• Health Information Technology Extension Program: A grant program to establish Health Information Technology Regional Extension Centers to offer technical assistance, guidance and information on best practices to support and accelerate health care providers’ efforts to become meaningful users of Electronic Health Records (EHRs).
  • Strategic Health IT Advanced Research Projects (SHARP) Program: A grant program to fund research focused on achieving breakthrough advances to address well-documented problems that have impeded adoption:
    • Security of Health Information Technology
    • Patient-Centered Cognitive Support
    • Healthcare Application and Network Platform Architectures
    • Secondary Use of EHR Data
  • Beacon Community Program: A grant program for communities to build and strengthen their health information technology (health IT) infrastructure and exchange capabilities. These communities will demonstrate the vision of a future where hospitals, clinicians, and patients are meaningful users of health IT, and together the community achieves measurable improvements in health care quality, safety, efficiency, and population health.
  • Curriculum Development Centers Program: A grant program to provide $10 million in grants to institutions of higher education (or consortia thereof) to support health information technology (health IT) curriculum development. This is one component of the Health IT Workforce Program.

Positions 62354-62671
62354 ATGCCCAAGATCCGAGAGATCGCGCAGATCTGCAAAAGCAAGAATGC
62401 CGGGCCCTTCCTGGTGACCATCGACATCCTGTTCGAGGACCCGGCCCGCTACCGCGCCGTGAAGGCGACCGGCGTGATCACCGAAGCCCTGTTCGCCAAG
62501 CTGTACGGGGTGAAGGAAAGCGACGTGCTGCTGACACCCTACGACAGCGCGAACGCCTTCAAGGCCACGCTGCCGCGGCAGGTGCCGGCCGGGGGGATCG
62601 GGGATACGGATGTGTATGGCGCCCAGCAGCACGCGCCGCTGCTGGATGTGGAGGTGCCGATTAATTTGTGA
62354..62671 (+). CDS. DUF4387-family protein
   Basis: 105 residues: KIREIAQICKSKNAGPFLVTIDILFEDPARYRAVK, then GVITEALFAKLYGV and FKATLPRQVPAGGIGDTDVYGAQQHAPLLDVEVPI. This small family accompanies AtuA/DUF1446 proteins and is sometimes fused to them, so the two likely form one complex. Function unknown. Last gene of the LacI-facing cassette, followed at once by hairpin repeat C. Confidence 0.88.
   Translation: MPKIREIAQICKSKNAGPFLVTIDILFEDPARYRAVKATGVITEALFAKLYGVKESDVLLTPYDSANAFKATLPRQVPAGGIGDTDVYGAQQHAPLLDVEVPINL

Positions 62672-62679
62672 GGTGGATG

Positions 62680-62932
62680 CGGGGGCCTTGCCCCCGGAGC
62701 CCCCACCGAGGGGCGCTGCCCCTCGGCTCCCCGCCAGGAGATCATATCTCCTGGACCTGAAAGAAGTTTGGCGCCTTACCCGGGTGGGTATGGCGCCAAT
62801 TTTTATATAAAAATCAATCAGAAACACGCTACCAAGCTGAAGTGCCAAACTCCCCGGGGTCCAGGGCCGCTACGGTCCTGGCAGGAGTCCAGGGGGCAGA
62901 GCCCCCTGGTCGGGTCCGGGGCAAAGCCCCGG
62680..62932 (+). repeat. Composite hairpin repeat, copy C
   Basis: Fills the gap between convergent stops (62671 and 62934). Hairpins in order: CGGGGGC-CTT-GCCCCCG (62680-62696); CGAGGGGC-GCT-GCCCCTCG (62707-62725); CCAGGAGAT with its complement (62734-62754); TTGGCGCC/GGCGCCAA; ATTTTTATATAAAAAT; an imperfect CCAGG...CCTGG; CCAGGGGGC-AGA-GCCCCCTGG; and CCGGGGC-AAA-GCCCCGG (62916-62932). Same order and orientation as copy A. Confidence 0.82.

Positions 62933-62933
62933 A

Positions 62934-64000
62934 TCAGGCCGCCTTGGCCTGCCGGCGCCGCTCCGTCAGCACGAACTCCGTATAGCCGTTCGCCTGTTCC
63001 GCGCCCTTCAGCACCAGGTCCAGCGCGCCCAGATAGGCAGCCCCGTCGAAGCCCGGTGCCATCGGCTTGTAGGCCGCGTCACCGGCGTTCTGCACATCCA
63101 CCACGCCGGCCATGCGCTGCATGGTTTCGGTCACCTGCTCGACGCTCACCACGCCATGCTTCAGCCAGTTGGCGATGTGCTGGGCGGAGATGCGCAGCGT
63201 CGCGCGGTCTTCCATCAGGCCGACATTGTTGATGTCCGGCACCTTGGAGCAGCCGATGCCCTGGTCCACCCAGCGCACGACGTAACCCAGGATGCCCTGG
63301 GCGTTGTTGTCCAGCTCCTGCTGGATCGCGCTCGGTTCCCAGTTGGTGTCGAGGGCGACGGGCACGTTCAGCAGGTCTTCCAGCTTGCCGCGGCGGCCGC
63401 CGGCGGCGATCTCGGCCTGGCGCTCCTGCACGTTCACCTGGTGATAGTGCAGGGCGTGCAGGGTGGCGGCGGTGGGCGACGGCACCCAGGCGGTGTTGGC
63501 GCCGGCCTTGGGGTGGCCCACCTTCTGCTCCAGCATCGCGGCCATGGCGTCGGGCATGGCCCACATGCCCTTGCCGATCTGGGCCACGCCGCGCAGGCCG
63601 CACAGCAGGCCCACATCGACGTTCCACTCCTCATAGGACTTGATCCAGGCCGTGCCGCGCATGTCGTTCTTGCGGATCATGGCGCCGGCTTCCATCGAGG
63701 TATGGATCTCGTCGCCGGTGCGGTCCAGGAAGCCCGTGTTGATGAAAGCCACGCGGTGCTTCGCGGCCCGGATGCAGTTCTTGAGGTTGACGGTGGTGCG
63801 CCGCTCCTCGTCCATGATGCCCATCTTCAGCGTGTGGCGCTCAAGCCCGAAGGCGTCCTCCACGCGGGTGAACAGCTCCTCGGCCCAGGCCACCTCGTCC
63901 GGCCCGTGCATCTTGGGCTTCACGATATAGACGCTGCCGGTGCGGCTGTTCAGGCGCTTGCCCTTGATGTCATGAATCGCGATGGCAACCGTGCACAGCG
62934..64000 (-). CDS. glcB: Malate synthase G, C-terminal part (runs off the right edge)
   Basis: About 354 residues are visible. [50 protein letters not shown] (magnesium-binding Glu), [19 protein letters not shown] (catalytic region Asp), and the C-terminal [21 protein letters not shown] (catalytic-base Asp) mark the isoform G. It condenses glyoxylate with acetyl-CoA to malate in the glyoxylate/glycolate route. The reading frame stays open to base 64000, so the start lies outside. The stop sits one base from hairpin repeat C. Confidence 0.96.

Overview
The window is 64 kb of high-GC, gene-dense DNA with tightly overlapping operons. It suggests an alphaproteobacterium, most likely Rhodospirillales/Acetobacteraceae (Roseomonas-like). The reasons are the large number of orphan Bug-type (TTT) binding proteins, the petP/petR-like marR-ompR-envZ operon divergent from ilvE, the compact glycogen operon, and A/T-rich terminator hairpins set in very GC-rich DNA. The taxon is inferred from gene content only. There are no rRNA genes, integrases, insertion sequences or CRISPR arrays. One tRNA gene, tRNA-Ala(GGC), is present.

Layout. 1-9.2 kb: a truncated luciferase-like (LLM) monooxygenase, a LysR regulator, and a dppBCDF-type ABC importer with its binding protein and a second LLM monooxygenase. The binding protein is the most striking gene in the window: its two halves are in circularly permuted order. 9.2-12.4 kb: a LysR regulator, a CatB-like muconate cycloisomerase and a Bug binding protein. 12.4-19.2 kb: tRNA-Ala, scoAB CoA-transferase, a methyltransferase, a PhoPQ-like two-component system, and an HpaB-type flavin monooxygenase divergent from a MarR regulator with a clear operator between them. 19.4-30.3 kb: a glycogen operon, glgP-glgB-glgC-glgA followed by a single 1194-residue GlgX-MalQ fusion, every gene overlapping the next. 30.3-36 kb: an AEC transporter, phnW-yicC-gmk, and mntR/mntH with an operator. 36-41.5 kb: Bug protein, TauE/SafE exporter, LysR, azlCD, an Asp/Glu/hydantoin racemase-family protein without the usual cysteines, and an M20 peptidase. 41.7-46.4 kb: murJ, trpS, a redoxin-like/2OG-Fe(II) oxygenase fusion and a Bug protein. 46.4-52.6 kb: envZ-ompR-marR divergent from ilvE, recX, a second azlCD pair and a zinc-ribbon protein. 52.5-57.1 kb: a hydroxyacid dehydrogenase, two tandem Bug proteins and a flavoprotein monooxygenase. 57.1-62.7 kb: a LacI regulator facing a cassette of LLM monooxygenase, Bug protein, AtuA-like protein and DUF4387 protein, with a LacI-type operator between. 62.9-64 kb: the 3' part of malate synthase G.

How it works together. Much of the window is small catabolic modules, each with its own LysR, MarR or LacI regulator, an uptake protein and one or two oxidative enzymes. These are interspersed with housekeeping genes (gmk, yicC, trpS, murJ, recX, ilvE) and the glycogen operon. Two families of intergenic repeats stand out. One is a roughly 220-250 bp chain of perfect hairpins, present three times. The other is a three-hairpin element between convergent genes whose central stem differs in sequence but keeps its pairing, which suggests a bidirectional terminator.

• Program of Assistance for University-Based Training: A grant program to rapidly increase the availability of individuals qualified to serve in specific health information technology professional roles requiring university-level training. This is one component of the Health IT Workforce Program.

Advisory Committees[edit]

ONC also created two Federal Advisory Committees, the HIT Policy Committee, which the National Coordinator chairs, and the HIT Standards Committee, chaired by Jonathan Perlin of Hospital Corporation of America to gather public input and provide expert recommendations about Health IT use in the United States.

References[edit]

External links[edit]